As a lead single, “Hope the High Road” is not indicative of what this album sounds like. It’s bright and anthemic where much of the record is dark and jagged, opting for Springsteen-style uplift instead of following the record’s lead of addressing all those nagging thoughts that you don’t want to talk about at parties. However, the message of the song—that maybe it’s a good idea to take a look inward instead of casting blame for once—is what gives the LP its beating heart. The Nashville Sound is the third masterpiece in a row from Isbell, and it gets there by never giving easy answers to the hard questions.

Review: The Steel Woods – Straw in the Wind

Southern rock often goes overlooked in mainstream or music criticism circles, which is why bands like The Steel Woods will probably never have the widespread followings they deserve. Bands of this ilk either get lumped in with country (and subsequently written off by people who don’t like country) or compared endlessly to Lynyrd Skynyrd and The Allman Brothers Band, as if no southern rock bands have existed since. But the past few years have been nothing but healthy for southern rock, bringing great albums from new artists (A Thousand Horses, Whiskey Myers, Cadillac Three, Blackberry Smoke) and old standbys alike (the ever-reliable Drive By Truckers). Even Chris Stapleton has more than a little bit of the southern rock sound in his DNA.

The Steel Woods add their name to that list with their stellar debut album, the recently-released Straw in the Wind. Blending influences from half a dozen genres—including blues, gospel, down-home country, rock ‘n’ roll, and even a little dash of metal—The Steel Woods sound more seasoned, versatile, and assured on this sprawling 13-song collection than you would normally expect from a debut act. (Though they do have a previous four-song EP under their belt.) The band’s wheelhouse is dark, atmospheric rock ‘n’ roll, like the slow-burning opener “Axe” or the gospel-tinged “Let the Rain Come Down,” a song that appeared in a more acoustic-oriented arrangement on last year’s debut album from singer/songwriter Brent Cobb. Foreboding and thrilling, these songs carry an almost apocalyptic glint to them, which makes for a hell of a lot of fun.

First Impression: Manchester Orchestra – A Black Mile to the Surface

Manchester Orchestra - A Black Mile to the Surface

This first impression was originally posted as a live blog for supporters in our forums on June 9th, 2017. First impressions are meant to be quick, fun, initial impressions on an album or release as I listen to it for the first time. It’s a running commentary written while listening to an album — not a review. More like a diary of thoughts. This post has been lightly edited for structure and flow.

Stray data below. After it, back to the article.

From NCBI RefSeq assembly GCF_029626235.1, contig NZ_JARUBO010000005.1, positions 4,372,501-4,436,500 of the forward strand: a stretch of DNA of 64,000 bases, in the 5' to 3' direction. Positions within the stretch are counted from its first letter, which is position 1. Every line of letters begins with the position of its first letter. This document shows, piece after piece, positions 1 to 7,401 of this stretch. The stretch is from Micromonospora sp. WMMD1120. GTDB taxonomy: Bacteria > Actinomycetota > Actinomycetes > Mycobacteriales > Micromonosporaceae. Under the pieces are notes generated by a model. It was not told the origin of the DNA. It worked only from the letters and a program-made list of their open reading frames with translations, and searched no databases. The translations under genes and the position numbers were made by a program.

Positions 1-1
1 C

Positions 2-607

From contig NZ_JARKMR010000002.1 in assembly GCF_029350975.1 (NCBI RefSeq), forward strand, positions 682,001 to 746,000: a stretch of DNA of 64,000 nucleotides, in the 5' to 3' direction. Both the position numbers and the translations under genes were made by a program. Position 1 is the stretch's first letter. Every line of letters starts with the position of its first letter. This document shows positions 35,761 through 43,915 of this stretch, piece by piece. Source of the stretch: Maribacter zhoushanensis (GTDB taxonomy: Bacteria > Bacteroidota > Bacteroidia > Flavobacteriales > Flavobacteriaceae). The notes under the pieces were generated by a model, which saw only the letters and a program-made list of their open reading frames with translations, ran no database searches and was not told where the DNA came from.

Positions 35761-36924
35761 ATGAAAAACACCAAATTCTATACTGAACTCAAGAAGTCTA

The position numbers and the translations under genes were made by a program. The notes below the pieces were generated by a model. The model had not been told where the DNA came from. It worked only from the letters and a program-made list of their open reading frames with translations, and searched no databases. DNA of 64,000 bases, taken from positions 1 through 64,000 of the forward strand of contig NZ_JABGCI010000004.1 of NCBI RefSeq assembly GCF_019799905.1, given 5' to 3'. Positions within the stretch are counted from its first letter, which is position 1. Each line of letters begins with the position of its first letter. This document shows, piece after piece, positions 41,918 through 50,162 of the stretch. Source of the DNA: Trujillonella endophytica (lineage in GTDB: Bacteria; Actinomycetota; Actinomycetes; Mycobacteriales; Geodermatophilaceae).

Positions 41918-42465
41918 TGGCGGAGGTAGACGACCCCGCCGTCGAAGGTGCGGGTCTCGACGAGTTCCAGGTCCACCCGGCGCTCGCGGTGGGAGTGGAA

Why hello there.

Ever since the album showed up in my inbox, this has been probably the most requested “first listen” blog yet. I was waiting until the embargo ended to talk and write about this one in more detail, and with the announcement and single release today … I figured I might as well just kick this one out right now! The album is out in about a month and a half, so it’s not super early, and this will also allow me to come back to this thread in the next month and add new thoughts as I continue to listen and grow with this album.

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Review: Beach Fossils – Somersault

Earlier in May, I wrote about Mac DeMarco’s new album This Old Dog, concluding that it was “his best and most mature album to date.” This is relevant because, generally speaking, This Old Dog isn’t much different from any other Mac DeMarco album. Sure, the songs are more polished and his production has shifted to put more on the personal singer-songwriter aspect of the album, but these are relatively small revolutions in what has ultimately become the trademark Mac DeMarco sound. Put simply, This Old Dog is just more of what Mac DeMarco does best, done better than before.

This is one way to do things.

Other times, a “good” artist who has historically released “good” albums reaches a critical point in their career: here, they must decide whether to remain stagnant or let loose. And sometimes, a band that chooses the latter ends up releasing their best album yet.

This is the another way to do things, and this is what Beach Fossils have done with their third LP, Somersault.

Review: Bleachers – Gone Now

Bleachers - Gone Now

One of my favorite musical memories was a moment of serendipitous timing outside a record store in Florence, Italy. We found this store almost as an afterthought, popping our heads in at the end of a long day of traveling. But as we left the store, we saw a man busking across the street, singing “Sex On Fire” by Kings Of Leon at the top of his lungs. And I’ll never forget watching this man, singing the lyrics in both English and Italian, crooning “This man is on fire” to a person passing by on a bike. As I watched the assembled crowd start to sing along, again in a mix of languages, I was struck by how a deliberately audacious, silly slice of pop-rock bliss had transcended cultures and boundaries.

All this is to say that when I heard the saxophone on “Everybody Lost Somebody,” made to sound not dissimilar from the street busker I saw in Florence, I knew that Jack Antonoff has had experiences like that. Experiences that made you become not just a spectator in the world around you, but a participant, connected with others. And he realizes that so many of these moments and connections are made through our most universal of languages: music. In many ways, that is what Gone Now, the sophomore record of Jack Antonoff’s project Bleachers, seems to be about: living presently and openly engaging and trying to connect with the people around you.